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Retrospectives, or what others might call “postmortems,” are an important tool in any company’s operational and cultural toolbox. These meetings allow teams to look back on projects, provide feedback on what’s working and what’s not, and align on ways to improve products and processes. As hybrid and remote work gained popularity, in-person retrospectives—traditionally involving team members writing ideas on sticky notes, adding them to a wall or whiteboard, and voting on them with dot stickers—have largely moved online, giving rise to a new set of tools developed to make facilitation easy.
We tested several retro tools with our own team at Charter during remote meetings across departments, prioritizing tools with anonymous voting capabilities to make the process more equitable for those who don’t speak up as much in meetings, or who feel pressured to agree with their manager’s views on issues. We found Parabol and EasyRetro to be simple to use for those new to the tools and process, fostering discussions that generated clear takeaways. Parabol has a better user experience overall, with playful but professional graphics and creative retro format templates, but is more expensive than the simple and streamlined EasyRetro, which offered boards in languages including Spanish, French, Portuguese, Russian, German, and Polish. Read more about our process and picks at charterworks.com.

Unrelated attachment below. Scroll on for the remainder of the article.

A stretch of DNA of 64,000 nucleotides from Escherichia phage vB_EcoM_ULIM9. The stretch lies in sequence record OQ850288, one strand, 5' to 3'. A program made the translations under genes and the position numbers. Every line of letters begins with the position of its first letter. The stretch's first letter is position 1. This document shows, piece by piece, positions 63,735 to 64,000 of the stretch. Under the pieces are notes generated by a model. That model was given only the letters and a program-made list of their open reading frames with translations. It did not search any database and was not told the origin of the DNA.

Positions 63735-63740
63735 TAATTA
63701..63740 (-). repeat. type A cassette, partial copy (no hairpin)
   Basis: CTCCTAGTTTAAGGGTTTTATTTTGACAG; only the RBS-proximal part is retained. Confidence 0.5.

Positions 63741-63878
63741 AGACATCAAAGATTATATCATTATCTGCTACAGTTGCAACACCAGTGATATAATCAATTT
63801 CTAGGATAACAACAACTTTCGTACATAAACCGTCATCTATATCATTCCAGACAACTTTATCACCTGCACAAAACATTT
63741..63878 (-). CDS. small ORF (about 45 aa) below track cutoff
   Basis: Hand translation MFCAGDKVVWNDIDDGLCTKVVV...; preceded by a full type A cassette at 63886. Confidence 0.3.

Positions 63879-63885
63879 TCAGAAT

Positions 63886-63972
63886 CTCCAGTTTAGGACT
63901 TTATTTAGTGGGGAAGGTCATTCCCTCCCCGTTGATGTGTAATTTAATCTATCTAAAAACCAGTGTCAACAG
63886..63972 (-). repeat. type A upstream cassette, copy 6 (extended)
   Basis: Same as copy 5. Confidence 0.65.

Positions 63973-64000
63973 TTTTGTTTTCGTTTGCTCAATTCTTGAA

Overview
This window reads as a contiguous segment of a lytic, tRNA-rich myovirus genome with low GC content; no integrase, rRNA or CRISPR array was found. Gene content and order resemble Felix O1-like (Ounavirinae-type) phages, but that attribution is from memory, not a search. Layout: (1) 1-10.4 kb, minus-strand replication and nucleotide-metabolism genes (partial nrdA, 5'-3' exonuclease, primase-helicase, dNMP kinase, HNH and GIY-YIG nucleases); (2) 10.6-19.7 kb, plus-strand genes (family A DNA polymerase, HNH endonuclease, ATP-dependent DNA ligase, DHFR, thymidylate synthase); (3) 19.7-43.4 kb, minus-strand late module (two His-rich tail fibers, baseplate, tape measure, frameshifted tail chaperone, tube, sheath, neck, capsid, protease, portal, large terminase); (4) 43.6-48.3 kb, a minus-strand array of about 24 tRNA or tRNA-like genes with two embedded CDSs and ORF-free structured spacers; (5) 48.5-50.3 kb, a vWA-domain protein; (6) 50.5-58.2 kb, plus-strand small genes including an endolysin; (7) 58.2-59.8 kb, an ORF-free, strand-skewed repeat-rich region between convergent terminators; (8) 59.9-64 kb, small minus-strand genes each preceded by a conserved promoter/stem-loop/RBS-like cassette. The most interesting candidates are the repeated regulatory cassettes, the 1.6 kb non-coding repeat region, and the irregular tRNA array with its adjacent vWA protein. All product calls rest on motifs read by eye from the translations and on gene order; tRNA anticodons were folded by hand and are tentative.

A lively, interactive interface that was easy and appealing to use by people with various technical skills put Parabol at the top of the list.
- Wide variety of creative retro format templates.
- Engaging graphics and colors that delighted the team
- May be a bit pricey for bigger teams.
With a simple interface that would fit more straight-laced business environments, EasyRetro won higher points on accessibility, with boards in different languages.
- Wide variety of retro format templates, including ones for UX design and user research reviews.
- Boards in languages including Spanish, French, Portugues, Russian, German, and Polish.
- More affordable for larger teams.
- Upvoting was a little confusing (do you use the emoji to upvote or the up arrow?).
- Less clear instructions/automated flow for facilitation, which means you’ll need someone familiar with running retros to lead it.
Read the full review at charterworks.com, including an explanation of our process, how we chose what to review, and a pricing deep dive.